Bile Duct Cancer - Cholangiocarcinoma

Bile Bile ducts are thin tubes that connect the liver with the small intestine. These ducts transport bile (digestive fluid) formed in the liver and the gallbladder.

Credit: BlueRingMedia/Shutterstock.com

The bile duct system consists of a series of ductules (small tubes) in the liver that combines into ducts called the intrahepatic bile ducts. The duct coming from the gallbladder is called the cystic duct. The cystic and intrahepaticducts merge to form the common bile duct, which joins with the pancreatic duct and then reaches into the duodenum (beginning of the small intestine).

Cancer in any part of these bile ducts is termed as cholangiocarcinoma. Adults aged above 65, usually males, and those having colitis or other forms of liver disease are at increased risk of having cholangiocarcinoma. The tumors involved in bile duct cancer metastases via the lymphatic system and then into the blood vessels that go into the liver.

Classifications of bile duct cancer

Bile duct cancer can be divided into two groups based on their location: intrahepatic (inside the liver) and extrahepatic (outside the liver).

a) Intrahepatic bile duct cancer:

These cancers originate in the ductules inside the liver. Very few bile duct cancers (5–10%) are intrahepatic, andthey are also known as intrahepatic cholangiocarcinomas. The different methods for analysis of intrahepatic bile duct tumors under a microscope (histopathologic study) are as follows:

  • Periductal-infiltrating tumor growth pattern
  • Intrahepatic cholangiocarcinoma.
  • The combination of periductal-infiltrating mass-forming growth pattern.
  • Mixed hepatocellular cholangiocarcinoma.
  • Mass-forming tumor growth pattern.

b) Extrahepatic bile duct cancer:

Most bile duct cancers are extrahepatic, and so are found outside the liver. Extrahepatic bile ducts have distal and hilum regions and cancer can form in either of these regions.

  • Perihilar bile duct cancer: These cancers are mostly present in the hilum region, at the end portion of the liver where the left and right bile ducts move outside the liver. Cancer in the perihilar bile duct is also termed as perihilar cholangiocarcinoma or Klaskin tumors.

In perihilar bile tumor, the adenocarcinomas frequently foundinclude the following:

  • Squamous cell carcinoma.
  • Signet-ring cell carcinoma.
  • Adenocarcinoma, NOS.
  • Adenocarcinoma, intestinal type
  • Carcinomain situ.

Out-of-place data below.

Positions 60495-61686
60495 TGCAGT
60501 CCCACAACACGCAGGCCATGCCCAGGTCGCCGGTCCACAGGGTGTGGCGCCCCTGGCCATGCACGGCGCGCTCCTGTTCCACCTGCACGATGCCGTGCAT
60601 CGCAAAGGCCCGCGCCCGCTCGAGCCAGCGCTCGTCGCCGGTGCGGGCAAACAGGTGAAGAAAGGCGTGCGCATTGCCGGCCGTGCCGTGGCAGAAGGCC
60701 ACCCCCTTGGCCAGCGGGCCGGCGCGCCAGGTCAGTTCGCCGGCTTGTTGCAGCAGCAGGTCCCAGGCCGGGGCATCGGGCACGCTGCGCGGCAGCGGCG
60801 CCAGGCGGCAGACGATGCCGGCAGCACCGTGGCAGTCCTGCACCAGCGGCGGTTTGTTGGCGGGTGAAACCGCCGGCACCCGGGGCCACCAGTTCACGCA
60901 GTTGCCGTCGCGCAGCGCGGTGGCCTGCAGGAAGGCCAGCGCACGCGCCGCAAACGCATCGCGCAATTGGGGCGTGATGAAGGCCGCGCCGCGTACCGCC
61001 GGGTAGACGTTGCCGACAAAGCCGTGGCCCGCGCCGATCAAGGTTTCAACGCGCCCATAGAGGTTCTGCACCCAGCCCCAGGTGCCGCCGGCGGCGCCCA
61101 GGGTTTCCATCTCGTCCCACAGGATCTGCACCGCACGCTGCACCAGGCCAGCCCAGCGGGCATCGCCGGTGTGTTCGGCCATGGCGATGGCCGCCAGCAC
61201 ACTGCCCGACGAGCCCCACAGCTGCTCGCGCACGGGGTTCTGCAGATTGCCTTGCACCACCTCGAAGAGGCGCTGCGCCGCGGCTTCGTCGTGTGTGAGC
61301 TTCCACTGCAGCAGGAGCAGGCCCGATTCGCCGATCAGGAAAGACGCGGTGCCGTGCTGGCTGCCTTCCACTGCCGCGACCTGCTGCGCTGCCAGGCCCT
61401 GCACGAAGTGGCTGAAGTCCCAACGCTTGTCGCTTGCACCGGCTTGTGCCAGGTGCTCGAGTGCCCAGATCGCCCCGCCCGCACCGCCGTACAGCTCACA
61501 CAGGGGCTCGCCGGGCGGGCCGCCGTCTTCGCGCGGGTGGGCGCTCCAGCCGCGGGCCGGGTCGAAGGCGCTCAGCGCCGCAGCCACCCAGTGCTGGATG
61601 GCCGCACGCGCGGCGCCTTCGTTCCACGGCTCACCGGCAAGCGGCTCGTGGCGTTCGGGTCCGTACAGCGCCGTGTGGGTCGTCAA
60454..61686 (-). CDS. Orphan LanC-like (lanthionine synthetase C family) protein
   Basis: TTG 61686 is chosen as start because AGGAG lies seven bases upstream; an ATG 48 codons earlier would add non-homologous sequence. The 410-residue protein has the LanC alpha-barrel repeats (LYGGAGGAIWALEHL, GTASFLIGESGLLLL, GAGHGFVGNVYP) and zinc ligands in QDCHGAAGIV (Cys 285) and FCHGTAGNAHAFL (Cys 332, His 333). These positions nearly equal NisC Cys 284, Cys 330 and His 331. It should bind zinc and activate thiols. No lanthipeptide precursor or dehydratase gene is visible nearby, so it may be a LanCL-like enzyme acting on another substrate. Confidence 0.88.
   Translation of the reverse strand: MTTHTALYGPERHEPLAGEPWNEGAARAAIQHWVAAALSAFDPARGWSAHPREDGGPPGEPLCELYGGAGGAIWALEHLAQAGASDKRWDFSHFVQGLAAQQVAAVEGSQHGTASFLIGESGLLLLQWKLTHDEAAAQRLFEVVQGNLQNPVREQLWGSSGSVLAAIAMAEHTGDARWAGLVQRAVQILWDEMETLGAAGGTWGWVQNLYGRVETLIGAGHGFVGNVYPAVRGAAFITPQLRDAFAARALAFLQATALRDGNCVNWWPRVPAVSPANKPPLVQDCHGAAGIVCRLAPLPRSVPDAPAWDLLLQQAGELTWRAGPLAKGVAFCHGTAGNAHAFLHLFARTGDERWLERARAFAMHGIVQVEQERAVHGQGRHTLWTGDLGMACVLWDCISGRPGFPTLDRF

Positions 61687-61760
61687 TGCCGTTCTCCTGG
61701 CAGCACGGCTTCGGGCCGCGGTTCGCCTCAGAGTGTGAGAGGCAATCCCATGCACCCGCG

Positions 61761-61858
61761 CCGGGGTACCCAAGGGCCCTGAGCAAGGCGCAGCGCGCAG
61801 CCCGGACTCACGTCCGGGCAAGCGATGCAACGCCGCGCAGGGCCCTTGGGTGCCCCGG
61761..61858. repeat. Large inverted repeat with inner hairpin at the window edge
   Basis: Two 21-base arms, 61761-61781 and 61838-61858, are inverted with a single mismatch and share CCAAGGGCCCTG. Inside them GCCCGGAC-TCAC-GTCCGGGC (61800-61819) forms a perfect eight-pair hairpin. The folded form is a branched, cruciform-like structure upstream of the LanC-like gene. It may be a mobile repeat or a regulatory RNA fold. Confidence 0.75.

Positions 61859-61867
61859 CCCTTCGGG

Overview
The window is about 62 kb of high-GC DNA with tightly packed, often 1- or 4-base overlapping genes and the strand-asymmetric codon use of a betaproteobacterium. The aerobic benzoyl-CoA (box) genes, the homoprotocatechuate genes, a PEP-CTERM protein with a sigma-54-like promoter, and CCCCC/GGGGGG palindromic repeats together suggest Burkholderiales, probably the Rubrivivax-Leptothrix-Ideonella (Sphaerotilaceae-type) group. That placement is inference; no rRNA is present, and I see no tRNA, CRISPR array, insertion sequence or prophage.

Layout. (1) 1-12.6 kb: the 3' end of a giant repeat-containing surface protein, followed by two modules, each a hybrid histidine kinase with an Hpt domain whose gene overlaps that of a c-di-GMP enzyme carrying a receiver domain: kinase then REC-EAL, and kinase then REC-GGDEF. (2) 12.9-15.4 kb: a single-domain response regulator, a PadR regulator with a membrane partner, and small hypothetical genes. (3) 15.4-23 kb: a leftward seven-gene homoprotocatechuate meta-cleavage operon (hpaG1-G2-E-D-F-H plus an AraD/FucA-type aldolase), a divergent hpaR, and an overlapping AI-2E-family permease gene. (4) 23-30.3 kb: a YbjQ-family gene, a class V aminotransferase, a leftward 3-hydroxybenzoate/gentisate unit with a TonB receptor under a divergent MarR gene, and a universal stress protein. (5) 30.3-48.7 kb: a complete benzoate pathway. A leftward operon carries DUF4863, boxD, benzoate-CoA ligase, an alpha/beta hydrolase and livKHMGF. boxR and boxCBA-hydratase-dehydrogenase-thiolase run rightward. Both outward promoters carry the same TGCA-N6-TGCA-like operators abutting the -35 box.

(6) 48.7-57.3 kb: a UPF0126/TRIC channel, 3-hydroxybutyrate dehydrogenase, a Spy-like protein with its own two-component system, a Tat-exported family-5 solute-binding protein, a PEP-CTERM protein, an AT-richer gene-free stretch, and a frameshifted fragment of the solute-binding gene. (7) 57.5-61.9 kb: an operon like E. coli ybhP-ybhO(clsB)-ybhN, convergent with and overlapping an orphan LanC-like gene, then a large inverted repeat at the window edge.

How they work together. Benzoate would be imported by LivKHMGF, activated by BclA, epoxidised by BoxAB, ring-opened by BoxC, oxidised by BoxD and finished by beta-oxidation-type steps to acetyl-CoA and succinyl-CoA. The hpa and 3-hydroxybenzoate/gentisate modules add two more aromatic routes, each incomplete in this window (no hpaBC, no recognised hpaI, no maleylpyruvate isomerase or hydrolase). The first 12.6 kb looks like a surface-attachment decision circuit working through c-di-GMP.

• Clear cell adenocarcinoma.
  • Mucinous adenocarcinoma.
  • Adenosquamous carcinoma.
  • Distal extrahepatic bile duct cancer: In this kind of cancer, tumor cells are present in the distal region of the bile duct. Another name for distal extrahepatic bile duct cancer is extrahepatic cholangiocarcinomas. In extrahepatic bile duct tumor, adenocarcinomasare frequently found. The types of distal extrahepatic bile duct cancer are as follows:
  • Oat cell carcinoma, also known as small cell carcinoma
  • Undifferentiated carcinoma.
  • Spindle and giant cell types.
  • Small cell types. Noninvasive, papillary carcinoma.
  • Invasive, papillary carcinoma.
  • Papillomatosis.
  • NOS, Carcinoma.

Different stages of bile duct cancer

The TNM system is used as a method of staging for all cancers. Knowledge of the stage of the cancer helps the physician to decide about the mode of treatment. In bile duct cancer, they provide the following crucial information:

T (tumor)—specifies whether the primary tumor has spread to the adjacent tissues or organs through the duct wall.

N (nodes)—informs whether the cancer has spread to the neighboring lymph nodes responsible for the immune system of the body.

M (metastases)—reveals whether there is metastasis (spread) of the cancer to other organs such as the liver, the abdominal cavity lining, or the lungs.

The term “TNM” is followed by alphabets or numbers 0–4, which give in-depth information about each of these aspects. The stages (0–4) of bile duct cancer are as follows:

Stage 0: cancer is located only in the mucosa (lining) of the bile duct and has not gone into the deeper layers. It has also not affected any of the lymph nodes or other organs of the body.

Stage I: cancer is still inside the bile duct, but has penetrated into the other layers of the bile duct wall, such as the muscle and fibrous tissues; it has not metastasized to other body parts.

Stage II: cancer has spread to neighboring liver (IIB) or fat (IIB) tissues, through the bile duct wall.

Stage III: sub-classified as A and B

IIIA—cancer has metastasized only to the main portal vein, to the initial part of the small intestine, stomach, and colon, but not to the lymph nodes or other sites.

IIIB—cancer has spread to the neighboring lymph nodes, but not to distantsites.

Stage IV: sub-classified as A and B

IVA—cancer is growing and has spread to nearby lymph nodes and blood vessels, but not any further.

IVB—cancer has spread to lymph nodes that are far away from the tumor or even to distant sites.

The position and severity of the cancer growth determines the outlook of bile duct cancer. Cholangiocarcinomasare treated by stenting, radiotherapy, chemotherapy, and photodynamic therapy. Unfortunately, it is possible for tumors in bile ducts to reoccur even after theyhave been removed. After surgery, the 5-year survival rate among patients is 20–50%.

Reviewed by Afsaneh Khetrapal BSc (Hons)

Further Reading

Last Updated: Oct 12, 2017

Advertisement

Comments

The opinions expressed here are the views of the writer and do not necessarily reflect the views and opinions of News-Medical.Net.
Post a new comment
Post